Most of the analysts in this department already practice some level of project management but are not well-versed in the traditional Project Management Professional (PMP) methods.
After reaching out to the PM community on ProjectManagement.com for guidance and ideas on how to tailor the presentation, I received many excellent responses from colleagues.
Having reviewed my colleague's guidance and feedback, I thought about starting the presentation with basic PM concepts: What is a project, Project work versus Operational work, What is a program, Introduction to PM process groups, etc. But given the time constraints, I decided to dive in and start with my "tips and lessons learned", and to allow more time for Q&A from the group.
Here is a summary of my presentation to the operational department:
- Spend time up front to identify your stakeholders.
- Understand who the project champion (or sponsor) is. Typically he/she is not the project requester, but someone whose business will benefit from or be impacted by the project.
- Use a Scope Document to ensure everyone has a clear definition of the project. Review the Scope Document with your stakeholders.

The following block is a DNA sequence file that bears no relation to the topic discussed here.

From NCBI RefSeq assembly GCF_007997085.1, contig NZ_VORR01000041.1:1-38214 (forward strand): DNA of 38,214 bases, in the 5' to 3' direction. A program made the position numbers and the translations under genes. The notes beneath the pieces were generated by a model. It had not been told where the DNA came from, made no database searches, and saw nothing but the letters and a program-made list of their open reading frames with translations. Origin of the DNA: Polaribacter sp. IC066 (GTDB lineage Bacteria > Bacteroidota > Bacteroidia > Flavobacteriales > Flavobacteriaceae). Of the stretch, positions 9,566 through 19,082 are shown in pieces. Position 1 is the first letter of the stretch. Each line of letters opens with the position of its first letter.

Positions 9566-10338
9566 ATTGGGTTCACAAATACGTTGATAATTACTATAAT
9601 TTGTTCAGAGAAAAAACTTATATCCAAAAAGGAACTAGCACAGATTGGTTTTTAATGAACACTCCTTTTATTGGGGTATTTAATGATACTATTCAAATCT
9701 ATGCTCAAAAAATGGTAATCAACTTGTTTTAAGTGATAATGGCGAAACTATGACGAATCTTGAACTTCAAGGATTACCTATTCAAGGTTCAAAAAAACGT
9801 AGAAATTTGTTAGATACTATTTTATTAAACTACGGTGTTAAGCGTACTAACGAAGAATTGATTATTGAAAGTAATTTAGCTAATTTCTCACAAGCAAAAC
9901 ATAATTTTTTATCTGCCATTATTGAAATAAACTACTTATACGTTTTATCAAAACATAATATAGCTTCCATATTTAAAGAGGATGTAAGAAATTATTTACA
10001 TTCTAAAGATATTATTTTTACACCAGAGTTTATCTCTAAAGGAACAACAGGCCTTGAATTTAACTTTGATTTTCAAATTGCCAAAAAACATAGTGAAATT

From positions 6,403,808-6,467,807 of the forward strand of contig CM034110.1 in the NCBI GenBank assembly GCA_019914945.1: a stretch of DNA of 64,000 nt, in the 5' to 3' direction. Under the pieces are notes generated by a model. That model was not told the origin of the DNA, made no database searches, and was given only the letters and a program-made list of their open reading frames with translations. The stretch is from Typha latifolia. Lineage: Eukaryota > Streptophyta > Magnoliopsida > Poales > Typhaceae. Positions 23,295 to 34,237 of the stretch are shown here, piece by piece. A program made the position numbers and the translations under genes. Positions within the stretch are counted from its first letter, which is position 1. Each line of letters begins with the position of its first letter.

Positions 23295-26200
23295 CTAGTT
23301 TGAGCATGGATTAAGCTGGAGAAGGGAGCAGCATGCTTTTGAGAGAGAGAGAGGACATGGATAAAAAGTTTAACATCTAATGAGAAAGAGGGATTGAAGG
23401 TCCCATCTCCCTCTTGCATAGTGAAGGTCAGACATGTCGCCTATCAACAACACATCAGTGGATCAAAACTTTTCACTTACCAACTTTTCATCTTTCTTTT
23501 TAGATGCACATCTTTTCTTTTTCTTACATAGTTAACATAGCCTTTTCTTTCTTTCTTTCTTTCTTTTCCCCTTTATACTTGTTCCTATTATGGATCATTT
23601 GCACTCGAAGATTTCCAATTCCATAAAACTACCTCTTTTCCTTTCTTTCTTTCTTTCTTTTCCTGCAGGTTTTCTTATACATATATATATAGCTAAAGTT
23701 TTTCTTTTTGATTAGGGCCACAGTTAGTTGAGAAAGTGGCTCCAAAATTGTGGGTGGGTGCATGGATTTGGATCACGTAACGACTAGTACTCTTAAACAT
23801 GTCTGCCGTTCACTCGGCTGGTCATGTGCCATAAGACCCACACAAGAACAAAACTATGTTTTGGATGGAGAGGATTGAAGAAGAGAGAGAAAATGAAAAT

- Have your project champion sign off the Scope Document at the start of the project results.
- Create a Communication Plan to manage stakeholder interactions.
- Take time to do project planning - do not rush into execution.
- Stay focused on dependencies and their impacts on milestones. Set milestones for your team to rally around.
- Empathy and listening are key. Listen to your team and your stakeholders while managing the project.
- Teams do not communicate well. It is the job of the project manager to ensure communication is working and everyone is kept informed.
- Scalation is a powerful tool. Escalate issues and risks, in a timely manner and be sure to escalate the right things.
- Remain vigilant of scope creep. Be prepared to conduct what Project Managers call "Scope Change Management": Assess the request and communicate impacts of the change to the project sponsor. If the request or change is quite different or larger than the original project scope, recommend a new project be set up to manage fulfillment of the request.
- Lastly, make sure everything on your project plan has an owner. Do not end meetings without action items and clearly defined owner.
I was fortunate to have the opportunity to share my project management skills with the operational department. In the end, feedback from the group was positive and I am hopeful that I contributed in some way to their professional growth.